Edit: 10 July 2016. I hadn’t seen this at the time of writing, but I should mention Clark, O’Rourke & Taylor, “The growing dependence of Britain on trade during the Industrial Revolution” [ungated version]. The paper estimates the effect of foreign trade on British welfare circa 1760 and 1850: “We find that while trade had only a small impact on British welfare in the 1760s, it had a very large impact in the 1850s”.


Postscript: In his review of a new book on the “business of slavery”, Eric Herschthal begins with this passage :

Perhaps the most durable myth about slavery is that it was utterly incompatible with capitalism. Well before historians in the twentieth century began legitimating the idea, abolitionists suggested the disconnect themselves. In Uncle Tom’s Cabin, Harriet Beecher Stowe portrayed slave-traders as underfinanced, disreputable fools—the furthest thing from competent, successful businessmen. Even Karl Marx, no friend of capitalism, believed that wage labor would destroy slavery. But in recent years, scholars have begun to demolish this myth, arguing not only that slavery was compatible with capitalism, but that the emergence of modern capitalism made slavery’s growth possible.

Herschthal, who specialises in the history of slavery, does not see fit to mention anywhere in the article the classic Time on the Cross by Robert Fogel and Stanley Engerman — even though it established 40 years ago, not only the compatibility of slavery with capitalism, but also the high productivity of slave agriculture and the flourishing of the market system in the slave economy of the US South. TOC even argued slavery would have worked just fine inside industrial factories ! Yet the “new historians of capitalism”, rather like the Argentine junta, have essentially disappeared Fogel and Engerman.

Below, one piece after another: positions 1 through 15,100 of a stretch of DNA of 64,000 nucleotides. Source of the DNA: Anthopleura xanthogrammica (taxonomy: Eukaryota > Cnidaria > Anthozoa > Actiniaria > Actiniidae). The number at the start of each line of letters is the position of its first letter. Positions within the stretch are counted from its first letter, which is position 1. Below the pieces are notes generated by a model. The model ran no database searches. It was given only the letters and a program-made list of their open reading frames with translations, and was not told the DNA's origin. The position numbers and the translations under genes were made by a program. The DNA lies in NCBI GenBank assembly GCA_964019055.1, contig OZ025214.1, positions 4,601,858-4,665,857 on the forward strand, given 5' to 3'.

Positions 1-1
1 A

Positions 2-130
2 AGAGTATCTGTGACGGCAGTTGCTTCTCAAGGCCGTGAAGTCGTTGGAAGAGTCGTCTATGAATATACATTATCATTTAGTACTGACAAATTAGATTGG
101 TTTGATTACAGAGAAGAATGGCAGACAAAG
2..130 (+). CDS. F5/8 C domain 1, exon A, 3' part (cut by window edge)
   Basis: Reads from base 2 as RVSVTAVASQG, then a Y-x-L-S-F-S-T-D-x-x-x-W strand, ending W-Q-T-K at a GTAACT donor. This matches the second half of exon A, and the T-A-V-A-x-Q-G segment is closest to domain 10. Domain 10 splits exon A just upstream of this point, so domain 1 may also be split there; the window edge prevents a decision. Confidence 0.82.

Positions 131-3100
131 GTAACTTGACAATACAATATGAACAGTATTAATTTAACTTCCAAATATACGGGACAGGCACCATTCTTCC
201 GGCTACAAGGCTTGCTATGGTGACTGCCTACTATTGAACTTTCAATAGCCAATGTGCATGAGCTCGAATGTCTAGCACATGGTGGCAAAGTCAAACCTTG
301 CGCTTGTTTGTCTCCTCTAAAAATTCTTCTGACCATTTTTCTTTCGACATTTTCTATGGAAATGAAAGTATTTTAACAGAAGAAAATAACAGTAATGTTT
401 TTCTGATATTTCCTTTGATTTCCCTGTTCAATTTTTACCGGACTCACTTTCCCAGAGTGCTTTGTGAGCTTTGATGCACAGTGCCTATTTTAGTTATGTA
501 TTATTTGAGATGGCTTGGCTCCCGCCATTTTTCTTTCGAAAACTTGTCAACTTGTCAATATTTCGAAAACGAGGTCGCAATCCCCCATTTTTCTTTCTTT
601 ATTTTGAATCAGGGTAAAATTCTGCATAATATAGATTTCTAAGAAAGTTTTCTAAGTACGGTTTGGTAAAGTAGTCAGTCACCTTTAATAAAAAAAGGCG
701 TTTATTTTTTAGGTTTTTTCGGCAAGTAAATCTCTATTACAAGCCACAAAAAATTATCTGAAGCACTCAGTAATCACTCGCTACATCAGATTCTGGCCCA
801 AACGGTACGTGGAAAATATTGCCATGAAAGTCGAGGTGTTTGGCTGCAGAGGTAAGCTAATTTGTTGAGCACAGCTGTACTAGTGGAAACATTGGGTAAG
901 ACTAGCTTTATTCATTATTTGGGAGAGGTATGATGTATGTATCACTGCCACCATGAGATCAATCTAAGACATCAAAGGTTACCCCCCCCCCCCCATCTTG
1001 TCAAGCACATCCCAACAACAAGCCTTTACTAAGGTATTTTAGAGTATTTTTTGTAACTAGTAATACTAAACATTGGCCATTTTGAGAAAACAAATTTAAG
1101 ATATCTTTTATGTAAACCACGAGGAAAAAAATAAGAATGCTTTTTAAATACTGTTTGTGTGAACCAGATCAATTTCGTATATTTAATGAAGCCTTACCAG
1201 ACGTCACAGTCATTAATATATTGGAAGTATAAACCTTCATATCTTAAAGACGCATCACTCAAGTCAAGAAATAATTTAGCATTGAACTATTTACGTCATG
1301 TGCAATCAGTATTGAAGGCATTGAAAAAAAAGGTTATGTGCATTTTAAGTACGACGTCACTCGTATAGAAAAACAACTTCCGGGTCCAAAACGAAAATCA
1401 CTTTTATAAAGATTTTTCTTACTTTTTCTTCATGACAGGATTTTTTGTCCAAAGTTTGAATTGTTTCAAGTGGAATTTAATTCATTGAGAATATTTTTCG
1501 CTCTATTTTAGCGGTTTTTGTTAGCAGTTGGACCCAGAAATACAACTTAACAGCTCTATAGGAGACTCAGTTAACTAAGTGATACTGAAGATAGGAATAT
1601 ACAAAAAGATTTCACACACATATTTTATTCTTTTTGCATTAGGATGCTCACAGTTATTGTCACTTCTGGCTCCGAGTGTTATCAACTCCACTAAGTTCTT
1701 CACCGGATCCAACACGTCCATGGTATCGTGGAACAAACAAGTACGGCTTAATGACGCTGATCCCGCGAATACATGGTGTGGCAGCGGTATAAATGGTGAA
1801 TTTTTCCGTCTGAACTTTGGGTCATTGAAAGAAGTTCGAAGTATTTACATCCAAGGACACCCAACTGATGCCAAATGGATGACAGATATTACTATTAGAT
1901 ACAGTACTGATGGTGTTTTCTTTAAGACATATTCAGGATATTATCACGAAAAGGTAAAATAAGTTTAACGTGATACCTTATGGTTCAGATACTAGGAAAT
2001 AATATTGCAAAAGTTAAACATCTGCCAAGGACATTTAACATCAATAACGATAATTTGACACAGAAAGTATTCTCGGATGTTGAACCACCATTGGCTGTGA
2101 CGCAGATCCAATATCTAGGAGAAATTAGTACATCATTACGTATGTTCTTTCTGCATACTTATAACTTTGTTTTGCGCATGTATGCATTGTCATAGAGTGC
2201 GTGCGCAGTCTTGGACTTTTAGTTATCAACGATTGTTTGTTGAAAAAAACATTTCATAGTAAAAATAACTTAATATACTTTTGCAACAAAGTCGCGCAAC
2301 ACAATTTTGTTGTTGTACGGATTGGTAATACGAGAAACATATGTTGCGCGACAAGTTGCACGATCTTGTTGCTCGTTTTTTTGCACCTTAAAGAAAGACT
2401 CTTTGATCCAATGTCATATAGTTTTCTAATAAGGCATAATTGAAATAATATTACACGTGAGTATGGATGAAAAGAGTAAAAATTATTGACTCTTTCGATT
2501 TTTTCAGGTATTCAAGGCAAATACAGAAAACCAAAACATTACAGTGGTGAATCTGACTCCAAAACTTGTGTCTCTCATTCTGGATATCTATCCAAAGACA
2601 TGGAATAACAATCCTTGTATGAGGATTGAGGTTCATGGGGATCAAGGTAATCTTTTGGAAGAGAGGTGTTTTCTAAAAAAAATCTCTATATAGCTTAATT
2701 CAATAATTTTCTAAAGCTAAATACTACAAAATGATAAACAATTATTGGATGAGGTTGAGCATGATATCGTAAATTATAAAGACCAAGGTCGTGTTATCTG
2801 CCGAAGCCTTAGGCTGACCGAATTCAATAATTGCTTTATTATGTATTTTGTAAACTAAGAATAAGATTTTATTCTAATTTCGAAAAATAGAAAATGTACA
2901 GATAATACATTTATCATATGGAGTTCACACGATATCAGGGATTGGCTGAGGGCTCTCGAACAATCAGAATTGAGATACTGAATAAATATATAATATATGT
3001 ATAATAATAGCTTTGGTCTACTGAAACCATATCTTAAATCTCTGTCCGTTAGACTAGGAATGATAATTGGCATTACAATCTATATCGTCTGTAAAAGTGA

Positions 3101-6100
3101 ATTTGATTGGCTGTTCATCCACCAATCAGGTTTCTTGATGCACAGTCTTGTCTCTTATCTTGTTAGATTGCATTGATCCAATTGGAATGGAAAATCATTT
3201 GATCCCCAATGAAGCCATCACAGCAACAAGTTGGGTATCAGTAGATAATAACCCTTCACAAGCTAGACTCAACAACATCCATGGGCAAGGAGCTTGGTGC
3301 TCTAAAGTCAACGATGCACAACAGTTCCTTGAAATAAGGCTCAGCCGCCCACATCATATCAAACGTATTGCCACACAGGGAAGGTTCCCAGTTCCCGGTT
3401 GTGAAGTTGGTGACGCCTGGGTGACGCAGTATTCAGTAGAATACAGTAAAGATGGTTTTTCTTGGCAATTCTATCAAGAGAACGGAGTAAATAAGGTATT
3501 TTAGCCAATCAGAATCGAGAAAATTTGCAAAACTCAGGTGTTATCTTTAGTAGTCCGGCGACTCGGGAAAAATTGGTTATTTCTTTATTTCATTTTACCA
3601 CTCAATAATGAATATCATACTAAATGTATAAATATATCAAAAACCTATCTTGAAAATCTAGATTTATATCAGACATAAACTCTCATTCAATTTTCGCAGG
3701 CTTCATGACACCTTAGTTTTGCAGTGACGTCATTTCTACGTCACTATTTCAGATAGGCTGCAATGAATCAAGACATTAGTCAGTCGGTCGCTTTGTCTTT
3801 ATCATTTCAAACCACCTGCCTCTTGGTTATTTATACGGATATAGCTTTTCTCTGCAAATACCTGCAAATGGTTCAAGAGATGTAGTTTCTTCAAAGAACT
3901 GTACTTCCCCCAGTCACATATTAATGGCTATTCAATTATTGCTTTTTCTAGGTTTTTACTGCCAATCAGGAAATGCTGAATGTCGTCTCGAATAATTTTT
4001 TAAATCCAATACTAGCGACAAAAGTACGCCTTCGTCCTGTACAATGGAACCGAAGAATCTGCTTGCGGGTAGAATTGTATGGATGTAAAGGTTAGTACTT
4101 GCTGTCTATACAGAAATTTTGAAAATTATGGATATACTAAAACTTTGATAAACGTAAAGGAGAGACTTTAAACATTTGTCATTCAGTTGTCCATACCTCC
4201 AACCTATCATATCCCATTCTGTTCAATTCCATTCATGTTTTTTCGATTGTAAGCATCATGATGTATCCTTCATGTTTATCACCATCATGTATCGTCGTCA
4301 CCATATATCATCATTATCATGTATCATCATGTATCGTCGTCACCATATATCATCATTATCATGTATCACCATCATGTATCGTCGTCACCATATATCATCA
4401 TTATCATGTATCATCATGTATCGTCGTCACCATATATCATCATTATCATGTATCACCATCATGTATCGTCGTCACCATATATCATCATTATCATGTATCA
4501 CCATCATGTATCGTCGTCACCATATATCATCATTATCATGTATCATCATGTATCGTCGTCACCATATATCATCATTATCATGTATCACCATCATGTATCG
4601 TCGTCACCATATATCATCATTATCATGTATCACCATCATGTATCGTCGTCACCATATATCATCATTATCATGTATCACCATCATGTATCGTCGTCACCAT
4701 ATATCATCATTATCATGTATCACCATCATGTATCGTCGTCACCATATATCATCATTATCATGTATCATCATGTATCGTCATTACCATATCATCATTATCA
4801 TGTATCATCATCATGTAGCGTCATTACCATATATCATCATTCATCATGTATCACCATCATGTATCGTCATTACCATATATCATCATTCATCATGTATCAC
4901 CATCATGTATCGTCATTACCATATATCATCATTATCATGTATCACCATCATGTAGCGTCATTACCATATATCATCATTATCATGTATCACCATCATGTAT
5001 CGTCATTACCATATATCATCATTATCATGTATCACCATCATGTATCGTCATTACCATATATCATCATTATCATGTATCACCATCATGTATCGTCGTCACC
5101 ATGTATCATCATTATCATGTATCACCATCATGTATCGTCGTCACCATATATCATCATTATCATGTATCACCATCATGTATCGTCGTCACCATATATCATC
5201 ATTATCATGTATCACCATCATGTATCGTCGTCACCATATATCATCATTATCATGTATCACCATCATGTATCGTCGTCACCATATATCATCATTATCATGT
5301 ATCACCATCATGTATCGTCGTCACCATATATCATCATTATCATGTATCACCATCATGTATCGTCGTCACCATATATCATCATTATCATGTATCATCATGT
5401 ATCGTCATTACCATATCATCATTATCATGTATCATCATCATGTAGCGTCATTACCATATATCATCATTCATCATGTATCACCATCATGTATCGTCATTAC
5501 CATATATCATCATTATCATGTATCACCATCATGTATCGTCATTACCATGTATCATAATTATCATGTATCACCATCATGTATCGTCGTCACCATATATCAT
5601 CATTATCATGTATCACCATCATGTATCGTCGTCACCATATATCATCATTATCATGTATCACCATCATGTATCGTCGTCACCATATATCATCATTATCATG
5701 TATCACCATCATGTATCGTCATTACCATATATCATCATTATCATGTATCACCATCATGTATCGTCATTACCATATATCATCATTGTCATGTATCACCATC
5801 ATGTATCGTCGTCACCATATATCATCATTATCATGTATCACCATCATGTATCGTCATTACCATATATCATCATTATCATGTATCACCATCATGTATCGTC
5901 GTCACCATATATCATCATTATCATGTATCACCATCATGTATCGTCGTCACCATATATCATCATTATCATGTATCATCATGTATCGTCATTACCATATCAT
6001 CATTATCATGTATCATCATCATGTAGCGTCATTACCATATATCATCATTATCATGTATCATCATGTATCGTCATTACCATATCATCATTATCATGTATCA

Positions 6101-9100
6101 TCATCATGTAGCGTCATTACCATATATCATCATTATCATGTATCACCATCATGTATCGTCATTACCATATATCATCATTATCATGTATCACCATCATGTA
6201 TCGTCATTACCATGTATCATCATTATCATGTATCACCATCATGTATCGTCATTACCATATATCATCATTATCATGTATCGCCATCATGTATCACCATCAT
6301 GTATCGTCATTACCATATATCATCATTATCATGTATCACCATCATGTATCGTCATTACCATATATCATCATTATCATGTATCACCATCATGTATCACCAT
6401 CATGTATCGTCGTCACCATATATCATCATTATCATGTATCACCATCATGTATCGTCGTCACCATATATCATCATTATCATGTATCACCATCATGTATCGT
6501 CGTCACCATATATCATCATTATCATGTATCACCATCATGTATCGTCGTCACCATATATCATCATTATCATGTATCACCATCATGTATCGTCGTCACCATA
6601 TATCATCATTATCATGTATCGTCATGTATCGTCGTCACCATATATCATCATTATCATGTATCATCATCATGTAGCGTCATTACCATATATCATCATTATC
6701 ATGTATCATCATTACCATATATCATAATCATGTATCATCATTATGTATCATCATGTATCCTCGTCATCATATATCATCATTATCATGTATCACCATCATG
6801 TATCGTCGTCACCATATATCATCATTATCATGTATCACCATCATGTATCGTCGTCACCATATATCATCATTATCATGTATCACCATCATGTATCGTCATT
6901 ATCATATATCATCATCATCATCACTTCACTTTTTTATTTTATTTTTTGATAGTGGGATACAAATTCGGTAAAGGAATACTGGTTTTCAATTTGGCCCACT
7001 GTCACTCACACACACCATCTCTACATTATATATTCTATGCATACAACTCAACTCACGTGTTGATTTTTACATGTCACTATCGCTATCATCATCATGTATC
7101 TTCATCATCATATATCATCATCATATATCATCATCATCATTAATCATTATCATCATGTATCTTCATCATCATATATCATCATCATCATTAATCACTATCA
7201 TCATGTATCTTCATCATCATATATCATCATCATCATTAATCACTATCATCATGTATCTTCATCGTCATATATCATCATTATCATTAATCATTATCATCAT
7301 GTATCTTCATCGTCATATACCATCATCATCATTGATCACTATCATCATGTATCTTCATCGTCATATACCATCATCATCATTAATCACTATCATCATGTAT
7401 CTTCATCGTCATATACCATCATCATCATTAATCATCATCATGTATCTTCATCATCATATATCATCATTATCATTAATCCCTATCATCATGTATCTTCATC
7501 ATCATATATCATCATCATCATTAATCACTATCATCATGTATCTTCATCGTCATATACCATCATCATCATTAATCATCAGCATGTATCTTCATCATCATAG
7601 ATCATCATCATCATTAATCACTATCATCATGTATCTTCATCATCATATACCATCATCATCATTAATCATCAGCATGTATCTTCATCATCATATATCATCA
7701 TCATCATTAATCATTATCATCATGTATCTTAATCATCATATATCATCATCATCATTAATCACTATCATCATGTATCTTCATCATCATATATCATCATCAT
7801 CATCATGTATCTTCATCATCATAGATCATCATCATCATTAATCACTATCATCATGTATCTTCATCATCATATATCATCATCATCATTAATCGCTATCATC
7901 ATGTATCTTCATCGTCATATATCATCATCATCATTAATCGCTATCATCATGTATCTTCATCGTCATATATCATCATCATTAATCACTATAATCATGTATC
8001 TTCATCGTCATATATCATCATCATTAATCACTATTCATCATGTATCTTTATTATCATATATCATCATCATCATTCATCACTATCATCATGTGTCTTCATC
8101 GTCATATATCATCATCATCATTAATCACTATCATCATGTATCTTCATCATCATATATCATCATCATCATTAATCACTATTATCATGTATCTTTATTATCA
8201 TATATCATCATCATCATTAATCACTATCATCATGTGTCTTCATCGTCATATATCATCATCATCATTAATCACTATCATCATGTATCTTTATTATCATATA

And then they claim to have invented the wheel. The narrative these “new historians of capitalism” (who are from US history departments) keep repeating is, before they started uncovering the truth, no one had noticed the capitalist nature of slavery.

Nobel laureate and chief desaparecido Robert Fogel is not mentioned even once in Sven Beckert’s Empire of Cotton (***) even though its subject is the centrality of cotton and labour coercion to the rise of industrial capitalism. Amazing !

[(***) Edit 8 Nov. 2016: This was true at the time of writing. My Kindle edition still has no mention of Fogel, but on Google Books the latest copy of the book shows that Time on the Cross has been appended to footnote 37 of chapter 5.]

It’s meme replication via memory erasure.

Ever seen the French-language film Danton by the Polish director Andrzej Wajda ? It’s about Georges Danton, the first president of the Committee of Public Safety who was later guillotined by Robespierre during the Terror. There’s a scene in the film with Robespierre visiting the studio of the painter Jacques-Louis David. In the background is the yet-unfinished famous painting, “Le Serment de Jeu de Paume” (The Tennis Court Oath). Robespierre orders David to erase the figure of Fabre d’Eglantine, who has just been purged. It’s a Polish director’s allusion to Stalin’s doctoring of photos to remove purged rivals.

Le_Serment_du_Jeu_de_paume

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27 Responses to McCloskey: Cotton wasn’t crucial to the Industrial Revolution

  1. afinetheorem says: